We then consider the mass of the unsaved, those for whom eternal damnation waits. We consider God’s patience to them, allowing them time to enjoy his common grace of marriage, children, enjoyable work, creating art, and so forth.
Paul is brought up at this point, Peter apparently wanting to bolster his point with an appeal to another apostle.
We passionately live a Christ-centered life while we lovingly remember the patience of the Lord, and in so doing we also

III. We actively ignore false teachings- 3:16–17

God used Paul in incredible ways, and Peter was quite aware of it, including the Scripture he wrote (“as they do the other Scriptures”).
Peter acknowledges something we all experience: Paul can be difficult to understand at times. Because of his complex writing, false teachers use this to their advantage. We are not given the exact details of what they were twisting to their own destruction, so we can only speculate. Whatever it was, it was sin, and only increased the deceptiveness of their teaching.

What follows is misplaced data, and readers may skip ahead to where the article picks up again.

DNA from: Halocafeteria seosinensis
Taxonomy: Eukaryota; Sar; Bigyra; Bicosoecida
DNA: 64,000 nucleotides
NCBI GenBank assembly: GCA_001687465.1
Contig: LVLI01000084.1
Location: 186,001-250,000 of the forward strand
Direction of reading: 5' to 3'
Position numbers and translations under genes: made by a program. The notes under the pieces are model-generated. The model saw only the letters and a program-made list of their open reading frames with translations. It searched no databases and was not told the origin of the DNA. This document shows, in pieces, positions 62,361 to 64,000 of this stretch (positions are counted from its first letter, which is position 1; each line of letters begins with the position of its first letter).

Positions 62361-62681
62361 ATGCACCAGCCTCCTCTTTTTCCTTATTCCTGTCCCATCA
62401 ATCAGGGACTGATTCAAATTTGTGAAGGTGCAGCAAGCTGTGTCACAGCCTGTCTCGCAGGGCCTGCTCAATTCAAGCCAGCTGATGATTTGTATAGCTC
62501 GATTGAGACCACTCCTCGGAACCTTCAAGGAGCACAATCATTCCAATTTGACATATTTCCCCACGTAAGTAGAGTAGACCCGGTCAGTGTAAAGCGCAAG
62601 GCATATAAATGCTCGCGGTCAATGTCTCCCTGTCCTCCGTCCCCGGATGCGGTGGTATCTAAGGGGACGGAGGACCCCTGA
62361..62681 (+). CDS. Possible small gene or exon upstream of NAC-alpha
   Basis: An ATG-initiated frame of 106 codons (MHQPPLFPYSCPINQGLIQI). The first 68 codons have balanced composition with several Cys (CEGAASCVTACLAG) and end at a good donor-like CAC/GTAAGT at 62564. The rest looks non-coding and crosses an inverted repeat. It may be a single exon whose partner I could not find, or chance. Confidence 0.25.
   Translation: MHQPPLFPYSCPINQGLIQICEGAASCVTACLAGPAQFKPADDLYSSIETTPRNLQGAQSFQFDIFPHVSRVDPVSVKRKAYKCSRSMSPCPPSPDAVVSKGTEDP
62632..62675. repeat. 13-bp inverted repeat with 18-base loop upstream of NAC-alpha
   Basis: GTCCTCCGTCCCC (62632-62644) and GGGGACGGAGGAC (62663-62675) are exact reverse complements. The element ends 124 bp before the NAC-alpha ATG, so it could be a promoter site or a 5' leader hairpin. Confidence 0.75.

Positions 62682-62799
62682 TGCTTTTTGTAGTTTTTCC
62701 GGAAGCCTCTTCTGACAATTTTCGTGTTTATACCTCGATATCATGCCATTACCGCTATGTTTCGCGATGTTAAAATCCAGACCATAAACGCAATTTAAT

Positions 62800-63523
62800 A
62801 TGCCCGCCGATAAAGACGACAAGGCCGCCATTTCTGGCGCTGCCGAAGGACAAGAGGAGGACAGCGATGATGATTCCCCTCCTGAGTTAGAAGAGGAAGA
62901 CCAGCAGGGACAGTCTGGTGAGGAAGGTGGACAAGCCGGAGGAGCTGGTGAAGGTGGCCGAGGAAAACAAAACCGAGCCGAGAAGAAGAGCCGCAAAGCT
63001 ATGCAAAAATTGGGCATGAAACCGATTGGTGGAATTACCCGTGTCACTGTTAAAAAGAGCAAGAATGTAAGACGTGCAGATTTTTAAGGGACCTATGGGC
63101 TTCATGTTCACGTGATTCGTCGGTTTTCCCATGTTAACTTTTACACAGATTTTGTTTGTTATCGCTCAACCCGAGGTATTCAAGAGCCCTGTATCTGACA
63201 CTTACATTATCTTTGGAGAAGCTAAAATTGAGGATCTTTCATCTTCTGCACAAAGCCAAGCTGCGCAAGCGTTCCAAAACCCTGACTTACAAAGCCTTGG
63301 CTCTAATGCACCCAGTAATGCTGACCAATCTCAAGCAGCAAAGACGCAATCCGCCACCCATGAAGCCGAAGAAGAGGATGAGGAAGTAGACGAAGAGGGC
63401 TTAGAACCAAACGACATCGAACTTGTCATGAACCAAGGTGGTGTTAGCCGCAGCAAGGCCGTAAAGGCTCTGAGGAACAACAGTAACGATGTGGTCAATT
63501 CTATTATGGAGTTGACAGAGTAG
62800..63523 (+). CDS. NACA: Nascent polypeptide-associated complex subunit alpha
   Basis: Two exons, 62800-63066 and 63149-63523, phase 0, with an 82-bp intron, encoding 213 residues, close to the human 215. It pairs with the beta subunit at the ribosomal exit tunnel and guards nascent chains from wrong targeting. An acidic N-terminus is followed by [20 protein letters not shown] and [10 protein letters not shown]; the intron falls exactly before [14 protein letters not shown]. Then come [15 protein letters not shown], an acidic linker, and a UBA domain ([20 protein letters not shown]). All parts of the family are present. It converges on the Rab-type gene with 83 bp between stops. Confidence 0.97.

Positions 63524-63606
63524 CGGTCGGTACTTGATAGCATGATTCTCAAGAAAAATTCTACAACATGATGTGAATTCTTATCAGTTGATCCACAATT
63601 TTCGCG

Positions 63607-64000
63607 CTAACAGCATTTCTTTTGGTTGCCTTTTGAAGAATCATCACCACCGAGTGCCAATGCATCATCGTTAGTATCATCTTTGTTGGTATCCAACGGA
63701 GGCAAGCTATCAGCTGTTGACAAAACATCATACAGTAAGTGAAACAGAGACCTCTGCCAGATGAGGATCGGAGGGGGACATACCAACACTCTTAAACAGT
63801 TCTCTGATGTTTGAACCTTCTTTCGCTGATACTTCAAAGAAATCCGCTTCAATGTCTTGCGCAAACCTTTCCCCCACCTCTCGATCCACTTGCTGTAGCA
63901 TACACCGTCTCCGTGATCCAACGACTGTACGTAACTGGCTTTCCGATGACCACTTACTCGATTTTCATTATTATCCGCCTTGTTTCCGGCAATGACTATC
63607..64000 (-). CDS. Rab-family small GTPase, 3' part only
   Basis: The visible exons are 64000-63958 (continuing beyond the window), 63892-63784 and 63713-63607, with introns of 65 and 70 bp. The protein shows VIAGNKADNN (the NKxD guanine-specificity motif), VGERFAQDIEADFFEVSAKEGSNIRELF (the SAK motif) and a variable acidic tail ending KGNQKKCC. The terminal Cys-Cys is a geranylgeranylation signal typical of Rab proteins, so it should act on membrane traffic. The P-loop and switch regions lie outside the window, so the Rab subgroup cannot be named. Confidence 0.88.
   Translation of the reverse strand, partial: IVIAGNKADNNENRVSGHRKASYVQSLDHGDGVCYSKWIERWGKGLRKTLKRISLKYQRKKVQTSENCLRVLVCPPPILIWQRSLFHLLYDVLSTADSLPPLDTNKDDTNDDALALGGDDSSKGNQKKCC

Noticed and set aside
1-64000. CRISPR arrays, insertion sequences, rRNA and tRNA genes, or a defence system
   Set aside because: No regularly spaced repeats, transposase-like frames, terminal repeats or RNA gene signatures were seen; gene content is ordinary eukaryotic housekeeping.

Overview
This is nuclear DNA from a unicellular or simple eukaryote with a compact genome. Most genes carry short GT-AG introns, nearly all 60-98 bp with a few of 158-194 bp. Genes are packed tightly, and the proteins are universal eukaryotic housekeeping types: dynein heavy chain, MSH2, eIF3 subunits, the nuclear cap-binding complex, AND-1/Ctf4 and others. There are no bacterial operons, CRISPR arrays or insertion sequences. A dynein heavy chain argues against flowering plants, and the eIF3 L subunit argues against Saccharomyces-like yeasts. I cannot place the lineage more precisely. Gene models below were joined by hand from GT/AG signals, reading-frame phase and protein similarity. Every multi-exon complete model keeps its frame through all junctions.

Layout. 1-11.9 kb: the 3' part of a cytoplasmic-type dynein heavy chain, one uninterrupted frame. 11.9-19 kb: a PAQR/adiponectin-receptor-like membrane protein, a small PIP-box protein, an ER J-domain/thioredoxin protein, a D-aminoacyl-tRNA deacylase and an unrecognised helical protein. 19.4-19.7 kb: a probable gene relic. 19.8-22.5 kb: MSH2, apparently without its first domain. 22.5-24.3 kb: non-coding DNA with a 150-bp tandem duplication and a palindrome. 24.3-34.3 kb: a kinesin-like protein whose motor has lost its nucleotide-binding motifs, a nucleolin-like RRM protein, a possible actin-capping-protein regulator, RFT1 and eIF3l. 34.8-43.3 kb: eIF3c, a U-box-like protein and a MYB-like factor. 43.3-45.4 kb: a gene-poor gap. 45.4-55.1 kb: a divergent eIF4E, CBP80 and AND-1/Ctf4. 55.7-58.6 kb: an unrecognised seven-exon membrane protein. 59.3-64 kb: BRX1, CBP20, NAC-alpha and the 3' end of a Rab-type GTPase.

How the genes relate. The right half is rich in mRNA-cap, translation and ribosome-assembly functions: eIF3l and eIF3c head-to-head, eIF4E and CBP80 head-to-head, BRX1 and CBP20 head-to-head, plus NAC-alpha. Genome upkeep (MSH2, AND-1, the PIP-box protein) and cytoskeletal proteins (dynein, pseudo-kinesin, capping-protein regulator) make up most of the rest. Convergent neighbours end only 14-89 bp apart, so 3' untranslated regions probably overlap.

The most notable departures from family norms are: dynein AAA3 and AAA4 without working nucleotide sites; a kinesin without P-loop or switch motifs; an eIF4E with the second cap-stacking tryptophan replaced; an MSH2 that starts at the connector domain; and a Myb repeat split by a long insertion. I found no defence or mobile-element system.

Peter commands us to “take care,” or to “be on guard.” We are to watch out for their deceptive teaching like a guard dog. We do not get distracted, we do become entangled in other pursuits: we are prepared for the false teaching. Peter has revealed this to us before hand, we know it is coming, so we anticipate it.
Like a weather alert, we know something is coming, we just do not know when it will strike, therefore we need to be on guard, actively, not passively. We cannot simply come to church and listen to good preaching without action. Let me illustrate.
If you simply come to church and sit and sing and hear the sermon but it makes no difference in your life, that is passive. If you come, sing, and listen to good preaching, and take notes or attempt to implement change in your life (with the Holy Spirit, of course), that is active.
You can also passively read your Bible. You can read it every morning, but unless you begin to use it in your daily life, you are passively reading and not active.